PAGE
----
One new record was set – the Toronto Blue Jays needed 16 innings before a J.P. Arencibia homer topped the Indians, 7 – 4.

For a complete scoreboard, I’m partial to the MLB.com scoreboard – especially the MLB.com application on the iPad.  Seriously – it’s awesome.

Aches and Pains…

Mets outfielder Andres Torres reinjured his calf on opening day, so he is likely going on the DL and returning to Port St. Lucie to rehab.  [FoxSports]

San Diego placed pitcher Tim Stauffer on the 15-Day DL with a strained right elbow.

The Transaction Wire…

A few teams were making final moves, sending various players to the minors or bringing them up to the bigs.  Those that caught my attention:

The Yankees assigned Jack Cust to their AAA affiliate in Scranton/Wilkes-Barre.
Baltimore outrighted one-time prospect Dana Eveland to AAA Norfolk

Happy Birthday!

Players celebrating with cake, cards, or remembrances include:

(1903) Mickey Cochrane, Hall of Fame catcher
(1908) Ernie Lombardi, Hall of Fame catcher (and schnozz)
(1937) Phil Regan, the Vulture, so named for stealing wins in relief…
(1943) Marty Pattin
(1951) Bert Blyleven, Hall of Fame Curveball
(1964) Kenny Williams, outfielder and White Sox GM
(1969) Bret Boone, alleged steroid user
(1971) Lou Merloni, who alleged that the Red Sox trainers taught people safe steroid practices without necessarily encouraging players to use them…

I’ve probably written this before – and if so, I apologize – but Marty Pattin is just one of those guys who makes me think of my grandfather and baseball cards.  My parents both lived in a three-flat home on Sacremento near Addison in Chicago.  Mom lived upstairs, the owners lived on the main floor, and my dad lived downstairs.  After my parents married and moved out, we would regularly go down to that same three-flat to visit my grandparents and invariably I would watch baseball games with my grandfather, Sverre Kramer.  He lived and died with the Cubs, used to yell out “Oh, for the love of Mike…” whenever something bad happened (which was often enough) and one of my first baseball memories is watching a game with him where Roberto Clemente hit two homers to top the Cubs and Fergie Jenkins some 40 years ago.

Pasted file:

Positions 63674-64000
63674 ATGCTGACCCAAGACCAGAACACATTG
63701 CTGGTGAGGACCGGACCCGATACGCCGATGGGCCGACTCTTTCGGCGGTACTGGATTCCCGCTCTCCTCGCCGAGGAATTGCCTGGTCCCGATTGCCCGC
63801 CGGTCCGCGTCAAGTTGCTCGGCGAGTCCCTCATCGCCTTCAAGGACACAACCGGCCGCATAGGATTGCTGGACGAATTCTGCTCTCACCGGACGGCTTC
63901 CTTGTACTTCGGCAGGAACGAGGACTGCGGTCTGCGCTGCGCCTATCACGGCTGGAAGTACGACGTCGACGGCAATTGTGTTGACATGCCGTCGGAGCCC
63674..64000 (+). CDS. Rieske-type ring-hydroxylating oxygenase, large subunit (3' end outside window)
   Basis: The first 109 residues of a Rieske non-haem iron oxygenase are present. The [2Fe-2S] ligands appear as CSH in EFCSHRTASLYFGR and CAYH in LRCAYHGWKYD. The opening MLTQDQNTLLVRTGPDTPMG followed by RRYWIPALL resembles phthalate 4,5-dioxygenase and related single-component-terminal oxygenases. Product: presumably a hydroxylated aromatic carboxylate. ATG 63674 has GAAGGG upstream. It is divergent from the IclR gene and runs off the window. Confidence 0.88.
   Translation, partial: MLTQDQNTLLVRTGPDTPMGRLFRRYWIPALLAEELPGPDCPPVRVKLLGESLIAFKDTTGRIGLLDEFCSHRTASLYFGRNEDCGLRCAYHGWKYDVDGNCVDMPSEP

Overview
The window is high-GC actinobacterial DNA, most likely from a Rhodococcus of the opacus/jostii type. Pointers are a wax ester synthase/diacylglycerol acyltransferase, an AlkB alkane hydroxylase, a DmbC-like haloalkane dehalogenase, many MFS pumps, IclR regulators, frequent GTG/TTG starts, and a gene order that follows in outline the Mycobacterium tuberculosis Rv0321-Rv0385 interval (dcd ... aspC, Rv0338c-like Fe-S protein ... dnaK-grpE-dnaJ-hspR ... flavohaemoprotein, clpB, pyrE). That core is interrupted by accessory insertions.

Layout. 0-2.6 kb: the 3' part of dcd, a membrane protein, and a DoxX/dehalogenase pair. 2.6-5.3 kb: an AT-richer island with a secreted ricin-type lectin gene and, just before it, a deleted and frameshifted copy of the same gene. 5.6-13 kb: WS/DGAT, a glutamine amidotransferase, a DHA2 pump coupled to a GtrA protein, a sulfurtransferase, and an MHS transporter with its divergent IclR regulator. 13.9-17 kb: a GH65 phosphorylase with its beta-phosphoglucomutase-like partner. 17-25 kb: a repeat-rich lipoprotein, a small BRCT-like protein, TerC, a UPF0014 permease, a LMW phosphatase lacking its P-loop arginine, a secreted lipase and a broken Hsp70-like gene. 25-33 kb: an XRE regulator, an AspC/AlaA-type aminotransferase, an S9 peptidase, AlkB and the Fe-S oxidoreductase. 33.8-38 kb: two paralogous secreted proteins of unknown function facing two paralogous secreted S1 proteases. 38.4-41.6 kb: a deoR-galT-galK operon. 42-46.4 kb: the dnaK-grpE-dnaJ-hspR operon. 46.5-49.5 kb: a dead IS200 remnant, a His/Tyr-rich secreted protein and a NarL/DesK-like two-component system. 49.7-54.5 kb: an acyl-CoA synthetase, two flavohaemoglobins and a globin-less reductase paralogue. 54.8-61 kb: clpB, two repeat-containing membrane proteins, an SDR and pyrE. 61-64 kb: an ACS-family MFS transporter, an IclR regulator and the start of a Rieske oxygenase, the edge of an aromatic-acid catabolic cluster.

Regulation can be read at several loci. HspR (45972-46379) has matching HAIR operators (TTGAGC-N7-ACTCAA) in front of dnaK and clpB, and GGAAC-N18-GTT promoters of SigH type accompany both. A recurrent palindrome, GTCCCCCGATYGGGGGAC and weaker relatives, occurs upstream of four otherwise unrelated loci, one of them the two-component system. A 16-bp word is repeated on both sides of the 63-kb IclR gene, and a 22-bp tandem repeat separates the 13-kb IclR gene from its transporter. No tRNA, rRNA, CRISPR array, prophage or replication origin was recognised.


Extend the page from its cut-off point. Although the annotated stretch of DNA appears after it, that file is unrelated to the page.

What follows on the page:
Anyway, down the street at the end of the block was a corner store.  My brother and I walked down there one day – I was seven years old – and we were given 50 cents to buy something by Grandpa Kramer.  Mike bought candy.  I, of course, bought baseball cards.  Opening the pack, the one player who stood out to me was Marty Pattin.  I can still picture the card and reading the stats on the back.

Anyway, Pattin has kind of hung around in my baseball brain.  A few years before I got to the University of Kansas, Pattin was a coach there – so I would see his name in the media guide.  Pattin comes up in trivia questions from time to time, and no matter what I always end up thinking about that pack of cards.  It wasn’t my first pack of cards – dad used to leave one under my cereal bowl as a kid from time to time – but it might have been the first pack that I chose to buy by myself.  And it’s Marty Pattin’s card that I think about.

Trade Talk: Royals Cash In Cabrera for Giants’ Sanchez

The Kansas City Royals, with a potential center fielder ready to get his shot, traded outfielder Melky Cabrera to San Francisco for left-handed starter Jonathan Sanchez and a young prospect.

Cabrera, 27, had a career year in 2011, batting .305, with 201 hits, 44 doubles, and 18 homers – well beyond any season he put together while a member of the Yankees or Braves.  Sanchez turns 29 on the 18th and comes off a poor season where he missed time due to bicep tendonitis.  Sanchez had a fantastic 2010, but returned to his more erratic ways in 201, walking 66 in just over 100 innings of work.  Both players become free agents at the end of 2011, and the Giants apparently will save a couple of million in salary for next year.